Condition or disease Intervention/treatment Phase
Chronic Rhinosinusitis (Diagnosis) Drug: Nasal Mometasone Rinse Phase 1

Show Show detailed description

Layout table for study information
Study Type : Interventional  (Clinical Trial)
Estimated Enrollment : 45 participants
Allocation: Non-Randomized
Intervention Model: Single Group Assignment
Intervention Model Description: The sample size is 45 patients. Patients will sign the consent form and get a baseline morning cortisol blood draw to confirm eligibility. Once enrolled, they will be instructed on how to perform the nasal irrigation twice a day with a 240 milliliter saline filled Neilmed bottle. Patients will receive either the 1 milligram mometasone dose, 2 milligram mometasone dose, or 4 milligram of mometasone dose. The dose assignment will be determined by the treating physician. After 12 weeks of continuous use of the mometasone irrigation, there will be a repeat morning blood draw to compare cortisol levels to the baseline blood draw.
Masking: None (Open Label)
Primary Purpose: Other
Official Title: Potential for Cortisol Suppression With the Use of High Volume Nasal Mometasone Irrigations in Varying Dosages.
Actual Study Start Date : August 23, 2018
Estimated Primary Completion Date : August 23, 2019
Estimated Study Completion Date : August 23, 2019

Resource links provided by the National Library of Medicine

Drug Information available for: Mometasone

Arm Intervention/treatment
Experimental: Mometasone 1mg
1mg capsule dissolved in 240mg saline solution nasal irrigation
Drug: Nasal Mometasone Rinse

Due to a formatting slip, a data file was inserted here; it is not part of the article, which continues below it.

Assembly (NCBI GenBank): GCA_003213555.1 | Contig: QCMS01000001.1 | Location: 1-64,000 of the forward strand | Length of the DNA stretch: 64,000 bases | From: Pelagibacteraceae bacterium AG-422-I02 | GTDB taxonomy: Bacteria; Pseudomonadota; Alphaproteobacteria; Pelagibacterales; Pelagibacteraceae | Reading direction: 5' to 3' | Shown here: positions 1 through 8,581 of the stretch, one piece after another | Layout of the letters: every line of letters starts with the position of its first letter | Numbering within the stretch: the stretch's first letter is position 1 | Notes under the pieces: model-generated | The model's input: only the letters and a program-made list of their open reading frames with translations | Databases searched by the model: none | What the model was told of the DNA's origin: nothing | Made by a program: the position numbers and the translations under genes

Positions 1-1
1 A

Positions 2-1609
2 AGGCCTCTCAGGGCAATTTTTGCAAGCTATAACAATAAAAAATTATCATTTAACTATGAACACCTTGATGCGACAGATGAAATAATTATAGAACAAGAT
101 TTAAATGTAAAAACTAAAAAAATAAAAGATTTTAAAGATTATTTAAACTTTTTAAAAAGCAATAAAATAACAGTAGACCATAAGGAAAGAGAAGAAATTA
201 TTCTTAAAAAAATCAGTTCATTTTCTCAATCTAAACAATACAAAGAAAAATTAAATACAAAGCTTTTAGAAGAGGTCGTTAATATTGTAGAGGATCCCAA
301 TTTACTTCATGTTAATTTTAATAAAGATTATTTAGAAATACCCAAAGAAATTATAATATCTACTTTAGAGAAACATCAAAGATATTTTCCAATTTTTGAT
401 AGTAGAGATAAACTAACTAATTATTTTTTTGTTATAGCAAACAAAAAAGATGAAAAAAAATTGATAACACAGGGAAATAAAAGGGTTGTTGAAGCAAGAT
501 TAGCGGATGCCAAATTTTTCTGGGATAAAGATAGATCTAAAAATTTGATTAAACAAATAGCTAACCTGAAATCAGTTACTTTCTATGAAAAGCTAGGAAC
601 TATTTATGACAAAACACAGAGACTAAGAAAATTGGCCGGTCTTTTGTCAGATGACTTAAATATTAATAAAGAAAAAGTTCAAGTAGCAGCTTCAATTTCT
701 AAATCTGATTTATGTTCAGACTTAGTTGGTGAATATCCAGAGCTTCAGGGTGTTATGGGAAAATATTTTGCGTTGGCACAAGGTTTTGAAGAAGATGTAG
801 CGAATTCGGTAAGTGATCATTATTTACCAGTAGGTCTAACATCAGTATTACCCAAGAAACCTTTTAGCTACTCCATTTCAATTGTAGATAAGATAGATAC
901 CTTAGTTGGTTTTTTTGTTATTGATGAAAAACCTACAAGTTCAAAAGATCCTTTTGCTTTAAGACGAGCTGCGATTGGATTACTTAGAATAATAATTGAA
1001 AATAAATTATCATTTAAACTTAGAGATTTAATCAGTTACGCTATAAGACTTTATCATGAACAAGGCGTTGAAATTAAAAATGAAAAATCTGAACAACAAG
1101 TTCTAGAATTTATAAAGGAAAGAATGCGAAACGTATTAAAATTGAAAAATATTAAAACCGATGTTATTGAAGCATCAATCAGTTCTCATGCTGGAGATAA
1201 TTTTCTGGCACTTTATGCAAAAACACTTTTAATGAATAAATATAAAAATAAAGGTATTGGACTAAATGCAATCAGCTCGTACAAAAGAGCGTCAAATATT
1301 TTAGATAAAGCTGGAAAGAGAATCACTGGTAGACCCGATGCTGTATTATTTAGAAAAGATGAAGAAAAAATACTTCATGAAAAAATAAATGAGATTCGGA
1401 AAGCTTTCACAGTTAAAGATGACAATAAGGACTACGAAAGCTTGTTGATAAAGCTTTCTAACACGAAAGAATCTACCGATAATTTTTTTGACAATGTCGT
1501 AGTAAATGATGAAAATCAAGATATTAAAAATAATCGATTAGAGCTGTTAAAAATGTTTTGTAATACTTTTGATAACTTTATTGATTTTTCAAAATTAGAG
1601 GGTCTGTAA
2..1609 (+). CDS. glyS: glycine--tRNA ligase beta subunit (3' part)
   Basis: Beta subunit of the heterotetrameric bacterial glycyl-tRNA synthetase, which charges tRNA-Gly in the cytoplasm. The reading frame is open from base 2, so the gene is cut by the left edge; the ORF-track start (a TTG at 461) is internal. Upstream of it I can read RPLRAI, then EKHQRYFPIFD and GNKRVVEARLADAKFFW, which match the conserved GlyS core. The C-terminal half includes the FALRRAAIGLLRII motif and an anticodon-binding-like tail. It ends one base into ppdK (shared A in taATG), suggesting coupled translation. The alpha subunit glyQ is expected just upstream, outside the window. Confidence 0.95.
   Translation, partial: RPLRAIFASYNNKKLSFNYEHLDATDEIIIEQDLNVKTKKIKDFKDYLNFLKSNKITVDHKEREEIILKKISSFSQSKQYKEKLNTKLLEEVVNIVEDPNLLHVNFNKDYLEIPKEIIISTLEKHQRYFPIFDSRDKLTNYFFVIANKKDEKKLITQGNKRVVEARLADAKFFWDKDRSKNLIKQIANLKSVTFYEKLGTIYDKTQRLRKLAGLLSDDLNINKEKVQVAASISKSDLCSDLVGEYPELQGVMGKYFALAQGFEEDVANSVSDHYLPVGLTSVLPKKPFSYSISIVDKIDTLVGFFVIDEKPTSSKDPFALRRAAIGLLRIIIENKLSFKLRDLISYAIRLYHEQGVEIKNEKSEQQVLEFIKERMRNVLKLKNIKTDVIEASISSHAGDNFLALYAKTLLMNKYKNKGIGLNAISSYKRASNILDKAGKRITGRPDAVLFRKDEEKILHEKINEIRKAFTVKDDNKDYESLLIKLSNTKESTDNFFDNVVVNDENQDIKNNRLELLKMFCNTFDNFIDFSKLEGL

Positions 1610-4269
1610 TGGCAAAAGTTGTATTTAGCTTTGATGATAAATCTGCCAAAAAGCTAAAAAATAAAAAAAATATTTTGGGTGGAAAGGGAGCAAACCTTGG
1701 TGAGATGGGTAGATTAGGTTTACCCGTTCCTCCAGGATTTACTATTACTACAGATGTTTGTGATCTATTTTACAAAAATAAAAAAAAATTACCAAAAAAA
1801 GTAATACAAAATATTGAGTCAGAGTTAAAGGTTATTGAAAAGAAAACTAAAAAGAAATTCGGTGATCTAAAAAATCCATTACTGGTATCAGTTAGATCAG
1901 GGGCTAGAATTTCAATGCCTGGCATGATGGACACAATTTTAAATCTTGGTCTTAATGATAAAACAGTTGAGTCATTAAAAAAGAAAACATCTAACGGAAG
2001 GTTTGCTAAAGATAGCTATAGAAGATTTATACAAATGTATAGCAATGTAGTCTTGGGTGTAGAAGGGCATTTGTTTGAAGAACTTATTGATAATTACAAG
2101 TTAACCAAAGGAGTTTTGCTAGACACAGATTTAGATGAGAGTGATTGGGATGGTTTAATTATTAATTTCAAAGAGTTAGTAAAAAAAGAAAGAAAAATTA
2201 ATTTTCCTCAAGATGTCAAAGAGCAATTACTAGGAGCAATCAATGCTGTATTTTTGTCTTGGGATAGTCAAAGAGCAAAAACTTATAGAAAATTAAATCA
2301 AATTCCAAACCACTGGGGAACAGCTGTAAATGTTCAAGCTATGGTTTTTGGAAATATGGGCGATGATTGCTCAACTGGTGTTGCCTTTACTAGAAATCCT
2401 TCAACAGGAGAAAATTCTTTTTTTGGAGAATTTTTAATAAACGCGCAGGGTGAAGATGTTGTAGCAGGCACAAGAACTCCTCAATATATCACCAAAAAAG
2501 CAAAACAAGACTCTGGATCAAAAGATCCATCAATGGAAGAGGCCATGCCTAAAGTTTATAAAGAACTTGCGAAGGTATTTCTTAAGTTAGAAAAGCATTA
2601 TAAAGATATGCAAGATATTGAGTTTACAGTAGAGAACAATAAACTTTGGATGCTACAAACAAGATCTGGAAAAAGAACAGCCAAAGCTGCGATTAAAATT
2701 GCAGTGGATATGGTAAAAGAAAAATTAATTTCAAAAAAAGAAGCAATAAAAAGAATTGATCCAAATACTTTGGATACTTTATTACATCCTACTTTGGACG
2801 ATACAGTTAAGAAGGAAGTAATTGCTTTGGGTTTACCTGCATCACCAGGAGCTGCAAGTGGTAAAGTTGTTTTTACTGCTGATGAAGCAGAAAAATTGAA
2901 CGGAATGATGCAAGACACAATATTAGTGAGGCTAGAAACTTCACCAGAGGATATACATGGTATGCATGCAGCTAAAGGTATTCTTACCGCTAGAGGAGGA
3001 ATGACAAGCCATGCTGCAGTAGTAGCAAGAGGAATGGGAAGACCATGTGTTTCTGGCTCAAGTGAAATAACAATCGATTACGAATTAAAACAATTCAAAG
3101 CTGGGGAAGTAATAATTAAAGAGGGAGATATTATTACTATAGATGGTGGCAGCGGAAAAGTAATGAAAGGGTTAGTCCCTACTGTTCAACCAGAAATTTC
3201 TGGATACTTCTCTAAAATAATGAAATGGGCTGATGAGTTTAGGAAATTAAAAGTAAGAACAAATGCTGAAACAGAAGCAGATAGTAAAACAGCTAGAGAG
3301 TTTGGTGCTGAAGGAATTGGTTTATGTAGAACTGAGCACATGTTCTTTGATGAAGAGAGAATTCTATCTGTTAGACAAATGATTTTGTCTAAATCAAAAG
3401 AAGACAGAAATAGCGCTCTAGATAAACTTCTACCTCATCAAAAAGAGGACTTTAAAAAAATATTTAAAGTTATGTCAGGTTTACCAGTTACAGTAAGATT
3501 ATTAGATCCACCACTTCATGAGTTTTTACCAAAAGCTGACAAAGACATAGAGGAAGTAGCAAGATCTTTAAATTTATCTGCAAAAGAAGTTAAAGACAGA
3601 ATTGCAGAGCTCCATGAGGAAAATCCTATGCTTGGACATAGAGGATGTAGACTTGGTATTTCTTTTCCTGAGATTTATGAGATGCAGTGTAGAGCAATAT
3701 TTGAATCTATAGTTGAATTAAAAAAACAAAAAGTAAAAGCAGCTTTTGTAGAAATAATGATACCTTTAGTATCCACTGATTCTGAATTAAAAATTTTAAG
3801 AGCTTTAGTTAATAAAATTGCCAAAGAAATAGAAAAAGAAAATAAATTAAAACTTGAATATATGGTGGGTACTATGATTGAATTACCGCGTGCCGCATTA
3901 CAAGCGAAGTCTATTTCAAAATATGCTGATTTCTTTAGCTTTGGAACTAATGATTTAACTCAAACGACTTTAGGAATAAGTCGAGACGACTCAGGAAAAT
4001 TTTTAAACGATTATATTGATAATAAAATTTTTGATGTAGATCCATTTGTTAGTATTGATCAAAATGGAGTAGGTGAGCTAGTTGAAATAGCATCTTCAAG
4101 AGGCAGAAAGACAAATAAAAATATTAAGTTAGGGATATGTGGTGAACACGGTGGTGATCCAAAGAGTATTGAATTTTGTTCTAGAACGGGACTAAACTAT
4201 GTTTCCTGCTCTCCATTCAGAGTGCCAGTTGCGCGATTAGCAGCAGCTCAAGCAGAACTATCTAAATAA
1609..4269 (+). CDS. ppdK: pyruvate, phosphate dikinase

Nasal irrigation twice a day (BID) of assigned dose.

Experimental: Mometasone 2mg
2mg capsule dissolved in 240mg saline solution nasal irrigation
Drug: Nasal Mometasone Rinse
Nasal irrigation twice a day (BID) of assigned dose.

Experimental: Mometasone 4mg
4mg capsule dissolved in 240mg saline solution nasal irrigation
Drug: Nasal Mometasone Rinse
Nasal irrigation twice a day (BID) of assigned dose.




Primary Outcome Measures :
  1. AM Serum Cortisol Level [ Time Frame: 12 weeks ]
    The potential for cortisol suppression will be assessed with AM cortisol level after continuous nasal mometasone irrigation.



Information from the National Library of Medicine

Choosing to participate in a study is an important personal decision. Talk with your doctor and family members or friends about deciding to join a study. To learn more about this study, you or your doctor may contact the study research staff using the contacts provided below. For general information, Learn About Clinical Studies.


Layout table for eligibility information
Ages Eligible for Study:   18 Years and older   (Adult, Older Adult)
Sexes Eligible for Study:   All
Accepts Healthy Volunteers:   No
Criteria

Inclusion Criteria:

  • Age 18+
  • Diagnosis of Chronic Rhinosinusitis, with or without nasal polyposis
  • History of prior endosopic sinus surgery
  • Must include at least ethmoidectomy with maxillary antrostomy

Exclusion Criteria:

  • Exposure to systemic corticosteroids within one month of the date of enrolment in to the study.
  • Adrenal insufficiency
  • Liver disease
  • Use of oral estrogens in women
  • Morbid obesity (BMI more than 38)